An accounting identity is an equality that must be true regardless of the value of its variables in accounting, finance, and economics, or a statement that must be true by definition (or construction). Any deviation from numerical equality indicates an error in formulation, calculation, or measurement when an accounting identity is used.
Accounting identity can be used to differentiate between propositions that are theories (which may or may not be true, or relationships that may or may not always hold) and statements that are true by definition. Despite the fact that the statements are true by definition, the underlying figures as measured or estimated may not add up due to measurement error, particularly in macroeconomics.
The most fundamental identity in accounting is that the balance sheet must balance, that is, assets must equal liabilities (debts) plus equity (the value of the firm to the owner). It is known as the accounting equation in its most common form:
Assets = Liabilities + Equity
where debt includes both financial and non-financial liabilities Balance sheets are typically presented as two parallel columns, each totaling the same amount, with assets on the left and liabilities and owners’ equity on the right. The Assets and Equities columns are, in effect, two perspectives on the same set of business facts.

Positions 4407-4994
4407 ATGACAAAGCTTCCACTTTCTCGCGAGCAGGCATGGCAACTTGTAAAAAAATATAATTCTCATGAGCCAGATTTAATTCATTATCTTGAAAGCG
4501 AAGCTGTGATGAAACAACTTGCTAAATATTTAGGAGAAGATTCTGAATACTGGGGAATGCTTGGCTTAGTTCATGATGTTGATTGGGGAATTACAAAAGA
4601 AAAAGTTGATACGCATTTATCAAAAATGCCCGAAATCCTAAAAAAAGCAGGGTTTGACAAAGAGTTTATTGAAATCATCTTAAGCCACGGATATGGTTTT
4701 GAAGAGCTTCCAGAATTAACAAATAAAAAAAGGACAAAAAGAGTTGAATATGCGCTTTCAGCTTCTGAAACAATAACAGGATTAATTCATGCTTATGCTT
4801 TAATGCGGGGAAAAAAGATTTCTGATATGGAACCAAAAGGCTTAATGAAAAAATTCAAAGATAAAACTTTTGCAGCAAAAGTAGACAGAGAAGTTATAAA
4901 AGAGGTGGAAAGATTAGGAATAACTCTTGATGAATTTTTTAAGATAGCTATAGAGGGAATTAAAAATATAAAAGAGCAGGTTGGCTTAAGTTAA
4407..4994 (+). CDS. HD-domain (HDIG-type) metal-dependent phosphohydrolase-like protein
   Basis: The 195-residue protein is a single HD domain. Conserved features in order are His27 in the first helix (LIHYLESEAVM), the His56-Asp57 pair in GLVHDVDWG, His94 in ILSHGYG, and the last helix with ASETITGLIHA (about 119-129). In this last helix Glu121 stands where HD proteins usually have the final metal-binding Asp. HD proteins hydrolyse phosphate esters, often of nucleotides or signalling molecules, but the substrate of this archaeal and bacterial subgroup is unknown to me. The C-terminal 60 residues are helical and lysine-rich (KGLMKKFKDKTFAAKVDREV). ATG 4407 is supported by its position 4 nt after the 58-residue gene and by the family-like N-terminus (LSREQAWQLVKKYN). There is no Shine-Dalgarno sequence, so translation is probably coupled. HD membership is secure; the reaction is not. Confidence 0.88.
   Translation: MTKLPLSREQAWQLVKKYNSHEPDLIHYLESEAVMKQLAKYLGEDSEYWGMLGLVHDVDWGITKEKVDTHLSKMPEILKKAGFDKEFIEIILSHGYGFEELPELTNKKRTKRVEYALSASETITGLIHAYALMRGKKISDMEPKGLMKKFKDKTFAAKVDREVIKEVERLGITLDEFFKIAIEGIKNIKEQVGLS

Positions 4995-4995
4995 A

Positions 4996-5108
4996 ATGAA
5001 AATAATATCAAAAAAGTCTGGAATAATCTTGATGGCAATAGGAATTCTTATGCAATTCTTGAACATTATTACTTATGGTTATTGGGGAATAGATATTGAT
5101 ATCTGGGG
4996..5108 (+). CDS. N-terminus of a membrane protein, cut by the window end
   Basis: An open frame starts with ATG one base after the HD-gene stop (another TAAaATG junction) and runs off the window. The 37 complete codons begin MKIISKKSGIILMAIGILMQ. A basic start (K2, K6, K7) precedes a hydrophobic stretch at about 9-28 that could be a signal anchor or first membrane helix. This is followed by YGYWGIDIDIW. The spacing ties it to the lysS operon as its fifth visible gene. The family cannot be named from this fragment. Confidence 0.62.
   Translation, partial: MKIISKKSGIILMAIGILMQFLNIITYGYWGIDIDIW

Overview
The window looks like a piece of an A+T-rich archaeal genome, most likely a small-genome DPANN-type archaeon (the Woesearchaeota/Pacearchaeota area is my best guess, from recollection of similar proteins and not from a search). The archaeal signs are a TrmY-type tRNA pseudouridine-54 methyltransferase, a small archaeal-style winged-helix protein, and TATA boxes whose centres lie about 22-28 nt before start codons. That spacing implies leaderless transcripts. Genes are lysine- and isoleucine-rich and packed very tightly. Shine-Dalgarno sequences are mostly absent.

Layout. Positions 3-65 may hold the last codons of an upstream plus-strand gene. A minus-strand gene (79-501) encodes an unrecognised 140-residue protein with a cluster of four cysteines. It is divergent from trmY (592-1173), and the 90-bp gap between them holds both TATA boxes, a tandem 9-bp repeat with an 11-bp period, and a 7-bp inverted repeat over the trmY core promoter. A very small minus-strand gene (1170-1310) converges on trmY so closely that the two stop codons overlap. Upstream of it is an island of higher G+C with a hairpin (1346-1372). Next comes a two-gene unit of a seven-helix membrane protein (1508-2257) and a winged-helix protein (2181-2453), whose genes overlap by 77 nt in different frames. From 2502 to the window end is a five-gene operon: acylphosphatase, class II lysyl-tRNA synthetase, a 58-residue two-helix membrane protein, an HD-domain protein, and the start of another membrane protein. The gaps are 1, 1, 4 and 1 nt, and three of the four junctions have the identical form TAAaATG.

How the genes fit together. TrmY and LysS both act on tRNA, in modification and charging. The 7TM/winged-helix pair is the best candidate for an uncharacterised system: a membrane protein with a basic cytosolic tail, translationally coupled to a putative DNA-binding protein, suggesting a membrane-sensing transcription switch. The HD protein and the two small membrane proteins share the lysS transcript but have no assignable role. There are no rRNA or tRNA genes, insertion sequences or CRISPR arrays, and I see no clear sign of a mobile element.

The balance of the balance sheet reflects the conventions of double-entry bookkeeping, which are used to record business transactions. Every transaction in double-entry bookkeeping is recorded by paired entries, and a transaction will typically result in two or more pairs of entries. The sale of a product, for example, would record both a receipt of cash (or the creation of a trade receivable in the case of an extension of credit to the buyer) and a reduction in the inventory of goods for sale; the receipt of cash or a trade receivable is an addition to revenue, and the reduction in goods inventory is an addition to expense. In this case, a “expense” is the “spending” of an asset.
Thus, there are two pairs of entries: an increase in revenue balanced by an increase in cash, and a decrease in inventory balanced by an increase in expense. The asset accounts are cash and inventory; the revenue and expense accounts will close at the end of the accounting period to affect equity.
For the National Accounts, double-entry bookkeeping conventions are also used. Accounting identities are involved in economic concepts such as national product, aggregate income, investment and savings, as well as the balance of payments and balance of trade.
The use of double-entry bookkeeping conventions in measuring aggregate economic activity stems from the understanding that every purchase is also a sale, every payment made translates income received, and every act of lending is also an act of borrowing. The term identity here refers to a mathematical identity or a logical tautology, as it defines an equivalence that is independent of the values of the variables.